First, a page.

Scranton’s Education Shortfalls Spur Interest in PA Governor Race

Walk on the sidewalk of the Scranton High School,  and you’ll see “Go Knights” painted in red and gold on the schools’ windows. The cheerful lettering gives no indication of the turmoil that has engulfed the Scranton School District.

School spirit on windows of Scranton High School.

The district is on the brink of being taken over by the state due to a massive budget deficit, stemming from years of mismanagement, said school board member Paige Cognetti. Angry and fed up, several Scranton residents said they want a governor who will prioritize education funding to help turn the district around.

“For the first time in a long time, the people of Scranton have a vested interested in fixing the Scranton School District,” said Jill Murray, executive vice president and chief innovation officer at Lackawanna College. “Education has always been a priority in Scranton, but the state of the local school district has magnified this,” added Vivian Williams, parent of kindergarten, third and fourth grade students.

On October 2017, the Pennsylvania auditor general released a report stating that the school district “shows serious financial instability and an extreme level of board and administrative staff dysfunction rarely observed in school district audits.” The district has been under financial watch by the Pennsylvania Department of Education since June 2017.

Both candidates running for governor have made education a core component of their campaigns, but many Scranton residents are convinced that the incumbent Democratic governor Tom Wolf would be a bigger advocate for increased education funding.

Republican candidate Scott Wagner promised to raise funding by $1 billion, but during his four years in the State Senate he said that would vote against a proposal to increase funding. Meanwhile, Wolf increased education funding by $1 billion during his four-year tenure as Governor.

A candidate’s track record carries much more weight than what is promised during a campaign, said some Scranton residents. Wolf “has shown in his four years that he does have a commitment to education,” said Cognetti. “I don’t have that confidence in Scott Wagner’s blanket statements.”

While on the campaign trail, Wolf hasn’t specified how he would increase education funding if he were re-elected, but he has restated his commitment to the cause.  He is currently in the lead by 12 points, according to an October 15 poll by Washington, D.C.-based polling company Morning Consult.

Of particular interest to Scranton is the fair funding formula, which Wolf signed into law in June 2016. The formula is intended to more equitably distribute funds across school districts, taking into account such things as poverty, student enrollment numbers, and the district’s current tax effort. It would mean more money for Scranton, which has an economically disadvantaged student rate of 82%, compared to 71% in Philadelphia and 65% in Pittsburgh, according to the Pennsylvania Department of Education.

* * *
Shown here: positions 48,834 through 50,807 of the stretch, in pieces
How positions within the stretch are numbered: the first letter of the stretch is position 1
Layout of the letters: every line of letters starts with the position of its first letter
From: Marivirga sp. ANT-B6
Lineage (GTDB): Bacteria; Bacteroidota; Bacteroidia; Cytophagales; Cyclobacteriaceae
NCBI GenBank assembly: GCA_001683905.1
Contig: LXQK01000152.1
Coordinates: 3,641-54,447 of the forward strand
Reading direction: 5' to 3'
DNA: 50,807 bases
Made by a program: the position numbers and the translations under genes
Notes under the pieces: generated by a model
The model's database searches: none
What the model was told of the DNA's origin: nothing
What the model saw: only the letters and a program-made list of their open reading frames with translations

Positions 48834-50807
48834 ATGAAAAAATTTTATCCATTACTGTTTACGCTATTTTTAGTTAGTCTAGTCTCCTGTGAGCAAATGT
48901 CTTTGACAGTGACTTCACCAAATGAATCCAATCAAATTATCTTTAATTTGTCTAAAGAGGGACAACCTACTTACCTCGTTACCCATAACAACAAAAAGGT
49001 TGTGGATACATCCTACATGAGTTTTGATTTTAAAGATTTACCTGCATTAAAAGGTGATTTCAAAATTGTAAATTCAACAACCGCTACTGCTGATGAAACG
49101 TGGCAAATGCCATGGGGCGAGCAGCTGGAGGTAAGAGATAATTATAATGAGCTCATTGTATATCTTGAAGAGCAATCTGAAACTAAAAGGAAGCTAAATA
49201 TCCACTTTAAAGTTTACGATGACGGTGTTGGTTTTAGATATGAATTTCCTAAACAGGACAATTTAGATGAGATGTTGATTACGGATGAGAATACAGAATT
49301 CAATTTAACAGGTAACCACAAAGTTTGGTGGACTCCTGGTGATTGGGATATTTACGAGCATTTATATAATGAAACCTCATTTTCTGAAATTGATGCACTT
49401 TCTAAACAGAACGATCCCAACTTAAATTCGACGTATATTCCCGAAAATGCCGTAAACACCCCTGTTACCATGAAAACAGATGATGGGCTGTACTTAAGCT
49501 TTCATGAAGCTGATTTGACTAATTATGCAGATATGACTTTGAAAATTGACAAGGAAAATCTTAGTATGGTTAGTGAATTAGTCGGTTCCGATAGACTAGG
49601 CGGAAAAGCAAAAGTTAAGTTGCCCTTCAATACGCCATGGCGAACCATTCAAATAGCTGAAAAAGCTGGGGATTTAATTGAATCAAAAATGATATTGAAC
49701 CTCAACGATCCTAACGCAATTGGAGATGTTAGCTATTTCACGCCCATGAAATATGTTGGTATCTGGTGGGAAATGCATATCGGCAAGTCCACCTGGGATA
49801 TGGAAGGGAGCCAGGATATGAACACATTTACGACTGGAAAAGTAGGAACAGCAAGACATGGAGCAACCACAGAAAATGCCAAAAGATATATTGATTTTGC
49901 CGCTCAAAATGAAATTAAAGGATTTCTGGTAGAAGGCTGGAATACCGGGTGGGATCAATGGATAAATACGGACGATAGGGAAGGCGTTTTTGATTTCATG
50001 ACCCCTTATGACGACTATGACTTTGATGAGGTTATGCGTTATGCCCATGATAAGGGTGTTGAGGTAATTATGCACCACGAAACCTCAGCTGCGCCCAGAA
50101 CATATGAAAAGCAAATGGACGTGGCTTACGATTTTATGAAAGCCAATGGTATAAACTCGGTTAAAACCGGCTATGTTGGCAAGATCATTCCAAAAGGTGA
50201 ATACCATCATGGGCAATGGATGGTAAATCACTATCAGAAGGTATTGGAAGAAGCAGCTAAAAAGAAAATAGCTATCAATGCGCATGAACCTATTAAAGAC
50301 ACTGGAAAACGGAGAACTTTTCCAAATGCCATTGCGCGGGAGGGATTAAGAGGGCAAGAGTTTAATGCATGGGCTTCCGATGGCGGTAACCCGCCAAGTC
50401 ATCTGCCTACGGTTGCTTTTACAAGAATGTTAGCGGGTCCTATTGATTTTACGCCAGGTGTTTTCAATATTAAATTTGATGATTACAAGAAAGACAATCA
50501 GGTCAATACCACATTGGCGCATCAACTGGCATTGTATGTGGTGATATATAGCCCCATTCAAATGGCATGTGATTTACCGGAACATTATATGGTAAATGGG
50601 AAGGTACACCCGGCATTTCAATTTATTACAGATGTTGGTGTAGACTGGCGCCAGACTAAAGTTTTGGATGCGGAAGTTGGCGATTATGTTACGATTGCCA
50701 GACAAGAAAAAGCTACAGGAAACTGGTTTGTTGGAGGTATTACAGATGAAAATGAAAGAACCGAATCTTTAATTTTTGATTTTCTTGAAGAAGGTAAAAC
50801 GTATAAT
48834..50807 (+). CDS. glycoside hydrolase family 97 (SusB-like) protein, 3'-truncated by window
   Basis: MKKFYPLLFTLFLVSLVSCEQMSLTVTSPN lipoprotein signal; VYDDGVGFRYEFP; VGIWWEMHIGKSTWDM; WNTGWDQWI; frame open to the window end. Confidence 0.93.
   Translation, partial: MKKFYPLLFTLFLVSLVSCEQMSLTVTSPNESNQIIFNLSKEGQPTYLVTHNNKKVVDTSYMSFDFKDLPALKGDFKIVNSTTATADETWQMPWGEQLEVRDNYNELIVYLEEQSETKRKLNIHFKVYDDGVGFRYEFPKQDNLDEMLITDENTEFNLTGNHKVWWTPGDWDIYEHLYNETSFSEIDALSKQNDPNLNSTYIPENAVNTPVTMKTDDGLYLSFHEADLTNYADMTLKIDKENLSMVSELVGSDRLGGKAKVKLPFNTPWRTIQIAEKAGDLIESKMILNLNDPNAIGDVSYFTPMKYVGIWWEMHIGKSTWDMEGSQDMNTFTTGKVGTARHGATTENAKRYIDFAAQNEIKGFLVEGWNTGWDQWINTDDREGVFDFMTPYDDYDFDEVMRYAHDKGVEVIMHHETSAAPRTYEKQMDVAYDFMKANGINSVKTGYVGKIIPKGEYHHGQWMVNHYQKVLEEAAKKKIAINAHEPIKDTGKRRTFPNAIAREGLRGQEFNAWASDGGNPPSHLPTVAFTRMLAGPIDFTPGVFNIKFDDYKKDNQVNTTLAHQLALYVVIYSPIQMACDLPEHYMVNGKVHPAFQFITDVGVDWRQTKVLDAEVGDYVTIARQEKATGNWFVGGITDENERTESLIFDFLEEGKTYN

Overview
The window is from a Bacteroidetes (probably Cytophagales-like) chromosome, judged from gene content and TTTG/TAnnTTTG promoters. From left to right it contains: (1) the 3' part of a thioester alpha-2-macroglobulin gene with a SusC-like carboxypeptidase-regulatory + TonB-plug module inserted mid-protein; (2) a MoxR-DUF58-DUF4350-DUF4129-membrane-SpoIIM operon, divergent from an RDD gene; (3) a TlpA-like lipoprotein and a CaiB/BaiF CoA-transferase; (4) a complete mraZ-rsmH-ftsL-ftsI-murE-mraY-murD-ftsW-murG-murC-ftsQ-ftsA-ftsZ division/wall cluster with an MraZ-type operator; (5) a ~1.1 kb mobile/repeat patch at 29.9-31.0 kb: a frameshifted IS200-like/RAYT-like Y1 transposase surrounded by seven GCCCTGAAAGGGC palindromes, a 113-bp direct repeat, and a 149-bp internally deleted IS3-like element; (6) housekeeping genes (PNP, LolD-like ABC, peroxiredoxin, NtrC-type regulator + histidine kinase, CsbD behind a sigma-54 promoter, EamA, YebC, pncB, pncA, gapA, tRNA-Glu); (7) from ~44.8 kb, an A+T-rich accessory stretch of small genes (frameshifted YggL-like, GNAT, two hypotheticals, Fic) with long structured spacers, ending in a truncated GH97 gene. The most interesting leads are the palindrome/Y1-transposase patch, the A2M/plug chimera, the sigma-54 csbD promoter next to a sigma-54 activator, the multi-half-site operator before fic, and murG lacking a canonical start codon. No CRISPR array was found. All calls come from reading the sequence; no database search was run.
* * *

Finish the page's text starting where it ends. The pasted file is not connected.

But as part of a bipartisan compromise, Wolf and the Pennsylvania General Assembly agreed that only new education dollars would be sent through the formula when it was enacted. Currently only 7 percent of state funds are distributed to schools through the formula, according to a memo from State Rep. Christopher Rabb, D-Phila.

If the formula were to be fully implemented and the Governor’s proposed budget accepted, the school district would receive an additional $3,300 per student from the state, said Greg Collins, a research apprentice at the University of Pennsylvania. Philadelphia would receive an additional $1,800, while Pittsburgh would receive $3,200 less.

“It’s fair to say [Wolf] would push for a much more aggressive timeline on getting the formula to full implementation” if he were re-elected, compared to Wagner, Collins said. “The faster we get to a fair funding formula, the better for Scranton.”

The district implemented a number of cuts in the 2018 budget, which resulted in 16 teacher layoffs, including all of the district’s librarians, and parents are concerned that the program cuts and layoffs won’t ever be reversed. “I don’t know how much more we can cut,” said school board member Katie Gilmartin.

The only way the district can dig itself out of the financial mess is if it receives additional funding, Murray said. “There’s no money left.”

Despite Wagner’s promise of a $1 billion increase in education funding, some are skeptical that he would follow through given the plan’s lack of specifics. “I think any campaign promise that doesn’t have a plan behind it is just false and not something you can trust,” Cognetti said.

Wagner’s campaign website states that $300 million of the $1 billion would be coming from block grants, with the remaining $700 million coming from increasing corporate taxes, privatizing alcohol sales, leasing the liquor wholesale system, implementing welfare reform, and other cost-saving measures.

But it’s unclear how Wagner’s plan would pan out. Liquor stores, for instance, are very profitable for the state, so it wouldn’t make sense to sell them, said Marc Stier, the director of the Pennsylvania Budget and Policy Center.

Still, Wagner might ultimately be able to deliver more as Governor compared to Wolf given the state legislature is likely to remain Republican, Collins said. “Whereas a Republican legislature wouldn’t go along with Wolf’s plan to raise taxes, they would go along with [Wagner’s] plan to redistribute funds from one social plan into education.”

Regardless of who wins, it’s clear the Scranton School District is in need of assistance from the state. “The implications for not funding education or not seeing increases to funding are not just detrimental, but are devastating to Scranton,” said Murray.

The Wagner and the Wolf campaigns did not respond to requests for comment.


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